Published on Wednesday, 30 November -0001 00:00
Pets bring so much joy to our lives. They also become a good way to teach children the importance of giving and receiving love. However, not every close encounter of the pet kind has a happy ending. The statistics show the importance of being aware of potentially dangerous animals in your neighborhood. Consider the following: every year, dogs bite 4.7 million Americans, according to the Center for Disease Control and Prevention (CDC); about 42 percent of dog bites occur among children less than 14 years of age (CDC); and most injuries to children under four years of age are to the head and neck areas (CDC) To protect your children, teach them what to do in different situations: 1. Teach your children how to behave around dogs. Emphasize that they should only approach a dog if the dog is leashed and accompanied by an owner. If the dog is not on a leash and/or is not accompanied by an owner (for example, if the dog is leashed to a table outside with no owner in sight) your children should leave the dog alone. If the dog is on a leash, with an owner holding the leash, teach your child to follow these important steps called the WASP approach. This technique was created by 12 year old Kelly Voight, who was a victim of a dog attack: W - Wait and watch the dog's body language. Understand how to tell the difference between angry, afraid, and happy dogs. Dogs show what they are feeling. A - Ask the owner for permission to pet the animal. S - Let the pet sniff you. P - Pet the dog in the direction of the fur and be very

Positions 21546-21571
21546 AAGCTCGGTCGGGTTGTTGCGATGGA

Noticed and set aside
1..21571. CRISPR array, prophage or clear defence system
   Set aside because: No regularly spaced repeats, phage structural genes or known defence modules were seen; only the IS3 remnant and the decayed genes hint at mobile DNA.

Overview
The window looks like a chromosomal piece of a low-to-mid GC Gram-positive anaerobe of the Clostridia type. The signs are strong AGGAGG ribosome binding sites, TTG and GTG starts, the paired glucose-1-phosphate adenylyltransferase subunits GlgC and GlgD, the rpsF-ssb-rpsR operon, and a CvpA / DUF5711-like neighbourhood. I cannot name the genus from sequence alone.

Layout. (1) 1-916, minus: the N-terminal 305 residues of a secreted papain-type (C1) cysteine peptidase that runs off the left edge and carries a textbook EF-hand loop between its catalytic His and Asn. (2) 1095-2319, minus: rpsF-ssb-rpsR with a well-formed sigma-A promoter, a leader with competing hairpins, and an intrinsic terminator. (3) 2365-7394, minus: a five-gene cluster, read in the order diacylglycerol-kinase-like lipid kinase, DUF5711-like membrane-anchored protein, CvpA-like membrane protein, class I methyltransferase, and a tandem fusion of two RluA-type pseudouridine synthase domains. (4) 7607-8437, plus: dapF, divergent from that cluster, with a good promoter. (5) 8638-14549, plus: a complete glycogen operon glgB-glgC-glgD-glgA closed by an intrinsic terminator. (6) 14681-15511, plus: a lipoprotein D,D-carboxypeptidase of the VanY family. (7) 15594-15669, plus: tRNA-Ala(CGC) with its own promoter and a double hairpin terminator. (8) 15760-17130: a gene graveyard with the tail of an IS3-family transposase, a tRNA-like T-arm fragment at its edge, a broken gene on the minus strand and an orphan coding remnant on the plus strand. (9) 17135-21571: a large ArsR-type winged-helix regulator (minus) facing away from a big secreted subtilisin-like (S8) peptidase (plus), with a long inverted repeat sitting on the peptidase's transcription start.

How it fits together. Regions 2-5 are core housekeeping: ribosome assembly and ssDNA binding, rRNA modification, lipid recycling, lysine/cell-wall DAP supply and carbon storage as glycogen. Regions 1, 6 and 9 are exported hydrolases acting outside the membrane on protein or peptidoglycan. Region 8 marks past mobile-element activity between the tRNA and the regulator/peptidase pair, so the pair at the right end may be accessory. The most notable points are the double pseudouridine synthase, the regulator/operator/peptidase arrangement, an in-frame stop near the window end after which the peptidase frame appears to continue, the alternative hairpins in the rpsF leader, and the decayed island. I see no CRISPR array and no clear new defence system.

gentle. 2. Teach your child what to do if a dog becomes threatening: a. Tell your child that if a dog appears threatening in any way, it is essential to always remain calm. Never scream. Remain completely still until the dog leaves or back away slowly without turning your back to the dog. b. Never run away. The dog will chase anyone who runs. c. If your child falls or is knocked to the ground he should curl into a ball. Emphasize the importance of protecting his face by putting his hands completely over his head and neck. Learn more: For more information, visit the Web site started by Kelly Voight. Her non-profit organization, "Prevent the Bite," has an excellent Web site, www.preventthebite.com. Other good resources include , and a site run by State Farm Insurance: . Don Keenan, the founder of Keenan's Kids Foundation, has recently published a book on child safety called 365 Ways to Keep Kids Safe, which is available at: www.balloonpress.com and from www.amazon.com. All proceeds benefit the Keenan's Kids Foundation.